# Solving a limit approaching zero with a complex denominator

We've been given the definition of a derivative as:

$$f'(x)=\lim_{h\to0}\frac{f(x+h)-f(x)}{h}$$

We are asked to use this to find the derivative of the function $f(x)=\frac{1}{1-x}$ showing every step.

I can get to here: $$f'(x)=\lim_{h\to0}\frac{1}{h-hx-h^2}-\frac{1}{h-hx}$$

When I try using online equation solvers they just jump straight to the answer and I can't figure out how. Wolfram Alpha's step-by-step solution also doesn't give me any intermediate steps between this and the solution:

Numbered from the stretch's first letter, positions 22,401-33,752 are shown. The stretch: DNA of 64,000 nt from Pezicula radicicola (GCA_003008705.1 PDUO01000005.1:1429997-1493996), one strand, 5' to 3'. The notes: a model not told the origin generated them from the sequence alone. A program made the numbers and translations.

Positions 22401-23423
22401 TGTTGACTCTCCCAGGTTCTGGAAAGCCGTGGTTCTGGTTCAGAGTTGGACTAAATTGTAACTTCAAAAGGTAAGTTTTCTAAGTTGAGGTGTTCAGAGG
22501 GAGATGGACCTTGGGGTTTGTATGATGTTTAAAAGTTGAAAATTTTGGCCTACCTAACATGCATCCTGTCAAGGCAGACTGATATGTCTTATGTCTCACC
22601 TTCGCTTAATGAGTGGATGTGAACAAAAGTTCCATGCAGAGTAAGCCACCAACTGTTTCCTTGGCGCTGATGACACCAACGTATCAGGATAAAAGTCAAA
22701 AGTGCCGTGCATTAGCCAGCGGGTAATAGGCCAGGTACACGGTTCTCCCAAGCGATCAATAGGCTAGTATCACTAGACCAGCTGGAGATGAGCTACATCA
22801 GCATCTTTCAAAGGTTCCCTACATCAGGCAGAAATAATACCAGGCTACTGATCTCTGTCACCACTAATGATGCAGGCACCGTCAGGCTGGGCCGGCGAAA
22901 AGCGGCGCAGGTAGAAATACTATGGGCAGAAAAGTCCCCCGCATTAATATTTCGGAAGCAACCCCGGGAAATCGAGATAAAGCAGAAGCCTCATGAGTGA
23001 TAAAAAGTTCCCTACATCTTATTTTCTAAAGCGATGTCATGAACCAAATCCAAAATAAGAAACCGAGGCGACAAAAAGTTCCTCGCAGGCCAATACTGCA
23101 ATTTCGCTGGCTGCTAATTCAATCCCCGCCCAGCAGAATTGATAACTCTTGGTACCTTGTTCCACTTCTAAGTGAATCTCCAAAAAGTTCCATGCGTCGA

$$\frac{1}{(x-1)^2}$$

So, my question is, how do I solve a limit like the one above where every value in the denominator approaches 0?

(I'm guessing I'm just missing some algebraic tricks)

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Remark: It would have made life easier if you had kept the $h$ "outside," that is, looked at $$\frac{1}{h}\left(\frac{1}{1-x-h} -\frac{1}{1-x}\right).$$ Then same common denominator hint, somewhat less messy.
$$\dfrac{\dfrac1{(1-x-h)} - \dfrac1{(1-x)}}{h} = \dfrac{\dfrac{(1-x) - (1-x-h)}{(1-x)(1-x-h)}}{h} = \dfrac{h}{h(1-x)(1-x-h)} = \dfrac1{(1-x)(1-x-h)}$$ Now apply the limit.